This is a shocking fact: this year, fifty percent more American soldiers died by suicide than in action in Afghanistan. In the first 155 days of the year, 154 active duty troops took their own lives - significantly more than this time in 2011. Army officials don't completely understand the trend. But they believe suicides occur partly because soldiers are afraid to seek help for mental health problems, viewing this as a sign of weakness that will harm their chances of rising through the ranks. That perception was reinforced last month, when Major General Dana Pittard stated that troops considering suicide should "be an adult, act like an adult, and deal with your real-life problems like the rest of us." The army recently started trying to reach out to soldiers at risk, promoting confidential phone helplines, and stationing more mental health workers near combat zones.
A recent Pentagon draft report entitled a "Decade of War" has highlighted how "strategic leadership repeatedly failed" in a decade of US-led wars. Lawrence Freeman from the Executive Intelligence Weekly told RT it is now the military keeping a bellicose White House in check -
1,892 US Veterans Are Thought To Have Committed Suicide Since January 1, 2014
Nearly 1,900 military veterans are thought to have taken their own lives in just 2014 alone, according to an estimate from Iraq and Afghanistan Veterans of America, ABC reports.Extrapolating from a 2012 VA report that found 22 veterans took their lives each day in 2009 and 2010, IAVA members planted 1,892 flags on the National Mall Thursday to commemorate the staggering figure.
"We are losing too many of our brothers and sisters nationwide. And we’re storming the hill to change history and transform a landscape so that America will truly take care of its own who have shouldered the burdens of war,” said IAVA Founder and CEO Paul Rieckhoff in a statement to Business Insider.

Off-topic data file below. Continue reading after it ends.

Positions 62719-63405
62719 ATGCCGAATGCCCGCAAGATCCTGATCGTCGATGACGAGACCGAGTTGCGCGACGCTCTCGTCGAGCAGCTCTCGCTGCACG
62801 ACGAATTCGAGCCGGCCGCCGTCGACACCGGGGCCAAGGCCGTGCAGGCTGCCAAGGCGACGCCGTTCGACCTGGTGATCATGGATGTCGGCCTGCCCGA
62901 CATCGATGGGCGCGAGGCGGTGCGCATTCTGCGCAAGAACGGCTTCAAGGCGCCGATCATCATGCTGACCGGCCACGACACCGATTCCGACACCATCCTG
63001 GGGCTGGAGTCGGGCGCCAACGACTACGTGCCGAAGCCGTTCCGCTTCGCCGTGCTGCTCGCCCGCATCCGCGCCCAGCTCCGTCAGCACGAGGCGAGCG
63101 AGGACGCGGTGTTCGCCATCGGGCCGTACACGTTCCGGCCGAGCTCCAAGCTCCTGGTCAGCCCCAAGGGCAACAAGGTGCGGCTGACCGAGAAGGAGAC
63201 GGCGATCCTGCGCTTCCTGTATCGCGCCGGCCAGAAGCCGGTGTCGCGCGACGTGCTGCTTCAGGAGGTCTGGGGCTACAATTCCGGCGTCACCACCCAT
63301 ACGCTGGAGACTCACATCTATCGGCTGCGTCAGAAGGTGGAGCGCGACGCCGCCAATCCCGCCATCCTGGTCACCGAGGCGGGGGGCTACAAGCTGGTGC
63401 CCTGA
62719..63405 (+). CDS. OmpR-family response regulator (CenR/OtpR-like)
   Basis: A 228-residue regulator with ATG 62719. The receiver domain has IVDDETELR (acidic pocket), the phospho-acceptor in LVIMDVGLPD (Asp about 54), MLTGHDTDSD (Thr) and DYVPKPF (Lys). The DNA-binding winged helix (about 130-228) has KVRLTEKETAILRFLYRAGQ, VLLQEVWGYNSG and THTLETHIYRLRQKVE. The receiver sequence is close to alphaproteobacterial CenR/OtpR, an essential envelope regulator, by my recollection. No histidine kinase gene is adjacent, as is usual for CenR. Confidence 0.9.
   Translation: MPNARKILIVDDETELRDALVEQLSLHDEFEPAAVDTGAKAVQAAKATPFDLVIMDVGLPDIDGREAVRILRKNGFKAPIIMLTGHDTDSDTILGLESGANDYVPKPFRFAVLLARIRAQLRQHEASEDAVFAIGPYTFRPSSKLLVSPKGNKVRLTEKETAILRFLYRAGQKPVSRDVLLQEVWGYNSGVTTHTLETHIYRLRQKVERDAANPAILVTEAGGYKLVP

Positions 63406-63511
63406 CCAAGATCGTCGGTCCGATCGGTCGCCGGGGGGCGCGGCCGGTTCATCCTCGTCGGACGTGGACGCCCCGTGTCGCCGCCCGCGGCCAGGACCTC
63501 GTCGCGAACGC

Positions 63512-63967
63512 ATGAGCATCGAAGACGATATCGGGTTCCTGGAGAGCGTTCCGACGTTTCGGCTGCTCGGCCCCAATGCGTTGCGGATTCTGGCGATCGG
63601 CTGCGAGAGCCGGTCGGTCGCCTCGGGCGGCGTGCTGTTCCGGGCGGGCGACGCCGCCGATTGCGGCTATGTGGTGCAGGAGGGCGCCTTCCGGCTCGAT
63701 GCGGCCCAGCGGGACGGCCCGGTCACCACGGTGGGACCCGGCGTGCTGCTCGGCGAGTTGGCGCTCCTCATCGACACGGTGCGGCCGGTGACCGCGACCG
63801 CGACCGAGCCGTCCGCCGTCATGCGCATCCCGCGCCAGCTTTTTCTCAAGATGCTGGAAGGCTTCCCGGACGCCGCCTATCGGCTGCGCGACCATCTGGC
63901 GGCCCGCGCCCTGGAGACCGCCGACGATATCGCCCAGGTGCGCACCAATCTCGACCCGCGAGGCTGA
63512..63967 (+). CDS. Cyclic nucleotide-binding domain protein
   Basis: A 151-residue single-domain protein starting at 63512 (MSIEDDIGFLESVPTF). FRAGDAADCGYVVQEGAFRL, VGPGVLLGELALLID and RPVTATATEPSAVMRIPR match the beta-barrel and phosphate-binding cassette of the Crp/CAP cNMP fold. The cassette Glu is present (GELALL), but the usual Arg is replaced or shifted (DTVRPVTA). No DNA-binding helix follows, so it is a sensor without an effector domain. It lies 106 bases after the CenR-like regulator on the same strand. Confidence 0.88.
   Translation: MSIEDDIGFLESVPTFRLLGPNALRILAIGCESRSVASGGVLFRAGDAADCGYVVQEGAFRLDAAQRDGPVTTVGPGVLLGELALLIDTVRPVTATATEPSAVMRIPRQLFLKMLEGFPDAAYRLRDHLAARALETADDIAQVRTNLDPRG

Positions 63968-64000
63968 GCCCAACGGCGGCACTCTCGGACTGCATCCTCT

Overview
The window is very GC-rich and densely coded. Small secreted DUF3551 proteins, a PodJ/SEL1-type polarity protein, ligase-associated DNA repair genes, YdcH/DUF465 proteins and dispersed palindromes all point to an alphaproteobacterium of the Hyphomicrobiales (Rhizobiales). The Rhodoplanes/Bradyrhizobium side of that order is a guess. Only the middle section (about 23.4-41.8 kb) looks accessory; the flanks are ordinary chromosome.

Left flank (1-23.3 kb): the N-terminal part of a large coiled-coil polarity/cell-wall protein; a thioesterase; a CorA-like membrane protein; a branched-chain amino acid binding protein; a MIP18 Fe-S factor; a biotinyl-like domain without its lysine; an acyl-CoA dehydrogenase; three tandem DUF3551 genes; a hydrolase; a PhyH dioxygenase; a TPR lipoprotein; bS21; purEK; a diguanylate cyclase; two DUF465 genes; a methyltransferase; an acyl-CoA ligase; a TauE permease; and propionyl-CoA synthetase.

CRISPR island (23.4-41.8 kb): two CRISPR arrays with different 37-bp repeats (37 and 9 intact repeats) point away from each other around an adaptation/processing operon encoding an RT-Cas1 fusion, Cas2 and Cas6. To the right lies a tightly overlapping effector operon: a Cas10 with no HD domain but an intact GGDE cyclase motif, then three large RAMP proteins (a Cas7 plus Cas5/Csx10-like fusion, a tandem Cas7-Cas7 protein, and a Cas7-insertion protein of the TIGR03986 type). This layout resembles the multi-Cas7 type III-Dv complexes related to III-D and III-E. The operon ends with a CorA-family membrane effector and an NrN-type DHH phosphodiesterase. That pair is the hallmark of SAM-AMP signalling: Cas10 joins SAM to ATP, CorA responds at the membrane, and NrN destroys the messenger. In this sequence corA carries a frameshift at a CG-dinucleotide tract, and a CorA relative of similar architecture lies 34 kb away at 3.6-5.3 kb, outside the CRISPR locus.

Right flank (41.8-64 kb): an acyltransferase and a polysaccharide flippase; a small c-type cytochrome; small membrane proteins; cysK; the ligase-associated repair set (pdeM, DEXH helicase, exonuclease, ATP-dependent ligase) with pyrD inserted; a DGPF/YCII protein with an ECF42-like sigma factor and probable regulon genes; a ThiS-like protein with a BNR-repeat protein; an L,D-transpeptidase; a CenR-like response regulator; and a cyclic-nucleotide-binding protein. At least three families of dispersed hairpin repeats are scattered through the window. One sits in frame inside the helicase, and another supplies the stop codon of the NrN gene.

Planting the flags was part of a push from IAVA to "Storm the Hill" and get legislation passed to combat suicide within the military ranks. It's a huge issue — with more than half of the 2.6 million veterans of Iraq and Afghanistan still struggling with physical or mental health problems — many of which know a fellow service member who has attempted or committed suicide, Washington Post reports.
IAVA's efforts have made an impact, as Sen. John Walsh (D-Mont.), the first Iraq war veteran to serve in the senate, introduced comprehensive legislation that would increase mental health professionals at VA, enhance collaboration with the Pentagon, and review cases of soldiers who may have been wrongly discharged for "invisible wounds."
"Returning home from combat does not erase what happened there, and yet red tape and government dysfunction have blocked access to the care that saves lives," Walsh said in a statement to Business Insider. "It is our duty to come together for real solutions for our heroes." S.2182, or the Suicide Prevention for America's Veterans Act, now heads to the Senate Veterans' Affairs committee.
Fort Hood Shooting:'A third of US troops on meds, facing stress & suicides'
Published on Apr 3, 2014 A shooting took place at the US military base at Fort Hood in Killeen, Texas on Wednesday afternoon. Four people were confirmed dead including the gunman, apparently of a self-inflicted wound. The gunman was an Iraq vet treated for mental health issues.
Too Big to Audit? Pentagon multi-trillion budget under congressional fire
Published on May 26, 2014There are fresh calls in Washington for the Pentagon to come clean about how it's been spending trillions of taxpayer dollars. The Department of Defence has not audited a single budget in more than 20 years, despite demands from Congress. Megan Lopez reports.